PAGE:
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Adejugba Olusola's picture

Process Safety - Key Performance Indicators

A prevalent method in use in the UK Oil & gas industry is the use of major hazard Key Performance Indicators to provide reasonable assurance of the provision and maintenance of robust major hazard management measures.

A common KPI being recorded and monitored across the industry is Hydrocarbon Releases or Loss of Primary Containment. This was one of the responses of the UK offshore oil & gas industry to the results of the KP3 and it was to develop additional asset integrity related key performance indicators (KPIs). KPI 1 - Hydrocarbon Releases is a third indicator of the indicators mentioned by Toby & Claire being monitored by the HSE across the industry. Even though this is a lagging indicator, it is still being used in a pro-active way to manage risks of fire & explosion in the oil & gas industry especially offshore. In 2010, a Step Change in Safety initiative was agreed by the member companies to achieve a 50% reduction in the number of reportable Hydrocarbon Releases (HCRs) by the end of March 2013. April 2012 evaluation shows there has been a 40% decrease in major and significant releases over the last 2 years{1}.

However, outside of the above mentioned KPIs, the oil & gas industry is favourably moving towards the development and use of more Asset Integrity KPIs comprising both leading and lagging indicators to provide indication to both internal and external stakeholders on their process safety risks. The International Oil & gas Producers (OGP) has produced a recommended practice on Process Safety Key Performance Indicators{2} which is typically used in conjunction with API-754  RP – Process Safety Performance Indicators for the Refining and Petrochemical Industries{3}.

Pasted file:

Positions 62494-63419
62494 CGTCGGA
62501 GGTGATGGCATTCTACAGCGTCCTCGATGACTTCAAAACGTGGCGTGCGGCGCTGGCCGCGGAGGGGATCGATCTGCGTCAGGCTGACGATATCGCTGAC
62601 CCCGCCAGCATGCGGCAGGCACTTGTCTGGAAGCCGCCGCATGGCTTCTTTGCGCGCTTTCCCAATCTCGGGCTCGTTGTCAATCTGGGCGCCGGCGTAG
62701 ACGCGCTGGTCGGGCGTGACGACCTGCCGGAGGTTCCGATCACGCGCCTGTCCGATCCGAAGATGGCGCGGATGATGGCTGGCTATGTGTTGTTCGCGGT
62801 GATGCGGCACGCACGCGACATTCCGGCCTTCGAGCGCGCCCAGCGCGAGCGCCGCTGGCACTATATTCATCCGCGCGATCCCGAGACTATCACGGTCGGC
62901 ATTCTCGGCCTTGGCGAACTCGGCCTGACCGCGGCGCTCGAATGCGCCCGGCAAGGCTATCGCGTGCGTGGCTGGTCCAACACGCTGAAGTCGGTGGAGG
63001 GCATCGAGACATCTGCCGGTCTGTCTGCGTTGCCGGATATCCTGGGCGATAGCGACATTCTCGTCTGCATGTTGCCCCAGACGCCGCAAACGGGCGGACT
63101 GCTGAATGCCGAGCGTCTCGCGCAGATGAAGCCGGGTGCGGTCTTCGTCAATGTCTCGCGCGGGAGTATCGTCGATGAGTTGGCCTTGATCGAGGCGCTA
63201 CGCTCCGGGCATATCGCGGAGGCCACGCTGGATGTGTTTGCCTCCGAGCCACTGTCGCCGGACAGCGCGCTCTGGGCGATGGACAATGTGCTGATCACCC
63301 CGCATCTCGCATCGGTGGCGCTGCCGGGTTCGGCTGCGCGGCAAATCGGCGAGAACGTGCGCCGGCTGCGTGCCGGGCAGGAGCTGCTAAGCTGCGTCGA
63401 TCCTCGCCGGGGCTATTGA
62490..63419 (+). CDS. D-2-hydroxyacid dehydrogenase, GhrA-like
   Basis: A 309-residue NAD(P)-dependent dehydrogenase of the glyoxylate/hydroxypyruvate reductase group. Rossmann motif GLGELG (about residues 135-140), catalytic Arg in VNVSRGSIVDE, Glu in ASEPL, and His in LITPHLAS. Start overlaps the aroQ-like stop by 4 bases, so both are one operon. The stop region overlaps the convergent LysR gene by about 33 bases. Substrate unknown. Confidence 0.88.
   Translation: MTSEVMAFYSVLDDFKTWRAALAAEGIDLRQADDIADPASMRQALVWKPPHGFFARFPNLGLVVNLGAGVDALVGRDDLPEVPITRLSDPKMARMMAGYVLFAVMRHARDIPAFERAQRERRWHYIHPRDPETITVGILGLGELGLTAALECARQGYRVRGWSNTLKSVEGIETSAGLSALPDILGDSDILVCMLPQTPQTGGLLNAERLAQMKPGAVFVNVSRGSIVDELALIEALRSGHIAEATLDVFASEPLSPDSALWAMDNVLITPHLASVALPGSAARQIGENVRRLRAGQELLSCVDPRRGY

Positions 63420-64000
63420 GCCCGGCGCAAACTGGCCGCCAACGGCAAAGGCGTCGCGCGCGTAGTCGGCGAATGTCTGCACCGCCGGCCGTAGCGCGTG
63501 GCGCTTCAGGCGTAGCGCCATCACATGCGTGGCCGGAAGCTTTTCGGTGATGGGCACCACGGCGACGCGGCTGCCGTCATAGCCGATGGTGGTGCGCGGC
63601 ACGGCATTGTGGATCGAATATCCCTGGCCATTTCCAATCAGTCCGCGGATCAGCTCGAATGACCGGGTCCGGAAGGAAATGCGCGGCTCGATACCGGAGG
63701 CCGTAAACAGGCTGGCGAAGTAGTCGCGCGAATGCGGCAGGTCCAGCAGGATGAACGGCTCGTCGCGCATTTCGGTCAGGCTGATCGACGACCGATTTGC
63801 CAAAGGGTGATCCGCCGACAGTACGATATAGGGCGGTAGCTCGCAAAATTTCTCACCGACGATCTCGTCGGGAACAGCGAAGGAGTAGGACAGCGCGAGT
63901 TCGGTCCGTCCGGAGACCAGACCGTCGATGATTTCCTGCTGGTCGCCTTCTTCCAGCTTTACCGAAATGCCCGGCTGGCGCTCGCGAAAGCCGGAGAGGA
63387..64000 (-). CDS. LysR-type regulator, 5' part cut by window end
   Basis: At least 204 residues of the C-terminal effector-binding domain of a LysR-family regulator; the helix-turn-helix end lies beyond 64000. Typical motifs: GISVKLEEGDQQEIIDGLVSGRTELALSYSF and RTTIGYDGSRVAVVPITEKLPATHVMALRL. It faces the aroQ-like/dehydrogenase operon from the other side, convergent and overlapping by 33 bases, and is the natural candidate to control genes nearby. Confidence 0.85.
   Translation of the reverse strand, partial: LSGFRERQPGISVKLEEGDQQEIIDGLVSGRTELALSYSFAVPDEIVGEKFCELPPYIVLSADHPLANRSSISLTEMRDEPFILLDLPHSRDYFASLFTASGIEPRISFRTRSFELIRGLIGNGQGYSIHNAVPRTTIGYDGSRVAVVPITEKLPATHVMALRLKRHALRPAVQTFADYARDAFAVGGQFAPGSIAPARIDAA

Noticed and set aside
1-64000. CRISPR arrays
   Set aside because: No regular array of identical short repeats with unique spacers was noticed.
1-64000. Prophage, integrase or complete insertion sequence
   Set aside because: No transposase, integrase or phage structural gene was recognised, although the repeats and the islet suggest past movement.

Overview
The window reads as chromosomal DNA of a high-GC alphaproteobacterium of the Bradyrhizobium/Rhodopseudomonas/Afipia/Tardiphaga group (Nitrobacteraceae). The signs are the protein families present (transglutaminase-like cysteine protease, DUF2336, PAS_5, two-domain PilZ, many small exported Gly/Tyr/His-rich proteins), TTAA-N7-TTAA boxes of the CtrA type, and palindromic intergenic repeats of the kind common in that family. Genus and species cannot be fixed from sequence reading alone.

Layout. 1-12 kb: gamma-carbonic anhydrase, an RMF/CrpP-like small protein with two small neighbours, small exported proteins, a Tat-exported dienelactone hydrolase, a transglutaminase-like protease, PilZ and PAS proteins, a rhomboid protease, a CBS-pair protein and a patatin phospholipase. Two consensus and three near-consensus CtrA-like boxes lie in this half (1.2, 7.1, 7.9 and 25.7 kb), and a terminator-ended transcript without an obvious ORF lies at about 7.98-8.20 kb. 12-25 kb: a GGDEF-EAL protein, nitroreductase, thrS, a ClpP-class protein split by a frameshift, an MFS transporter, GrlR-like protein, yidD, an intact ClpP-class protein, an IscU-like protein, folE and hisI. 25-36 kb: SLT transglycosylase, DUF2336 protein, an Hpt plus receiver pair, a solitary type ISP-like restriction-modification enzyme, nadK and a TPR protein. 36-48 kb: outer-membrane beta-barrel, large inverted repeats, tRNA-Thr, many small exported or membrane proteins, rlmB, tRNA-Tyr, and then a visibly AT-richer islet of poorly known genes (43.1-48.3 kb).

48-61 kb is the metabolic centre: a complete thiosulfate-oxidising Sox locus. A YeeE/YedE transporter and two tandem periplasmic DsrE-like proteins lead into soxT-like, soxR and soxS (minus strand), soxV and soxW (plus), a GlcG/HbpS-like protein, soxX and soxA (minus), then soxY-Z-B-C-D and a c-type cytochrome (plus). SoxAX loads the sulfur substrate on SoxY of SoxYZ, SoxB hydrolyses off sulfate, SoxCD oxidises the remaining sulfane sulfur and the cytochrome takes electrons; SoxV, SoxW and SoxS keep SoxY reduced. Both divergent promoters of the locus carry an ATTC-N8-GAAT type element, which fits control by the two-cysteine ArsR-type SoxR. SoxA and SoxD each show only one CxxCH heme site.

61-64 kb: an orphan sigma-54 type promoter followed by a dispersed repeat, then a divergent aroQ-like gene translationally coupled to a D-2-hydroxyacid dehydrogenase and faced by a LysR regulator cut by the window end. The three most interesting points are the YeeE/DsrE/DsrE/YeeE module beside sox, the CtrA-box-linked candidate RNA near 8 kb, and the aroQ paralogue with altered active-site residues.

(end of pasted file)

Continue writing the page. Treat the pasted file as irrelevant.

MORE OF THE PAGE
Reference

1.       http://www.oilandgasuk.co.uk/Health_Safety_Report_2012/asset_integrity_kpi.cfm

2.       OGP. 2011. Process Safety – Recommended Practice on Key Performance Indicators. Report No. 456. http://www.ogp.org.uk/pubs/456.pdf

3.       API. 2010. ANSI/API Recommended Practice 754: Process Safety Performance Indicators for the Refining and Petrochemical Industries

Adejugba Olusola


Mostafa Tantawi's picture

FAR and SIR are not enough

Mostafa Tantawi
Masters Of Subsea Engineering, University of Aberdeen


Well in my opinion FAR and SIR are not enough, no Risk assessment or
safety analysis should be based on them, they are just performance indicators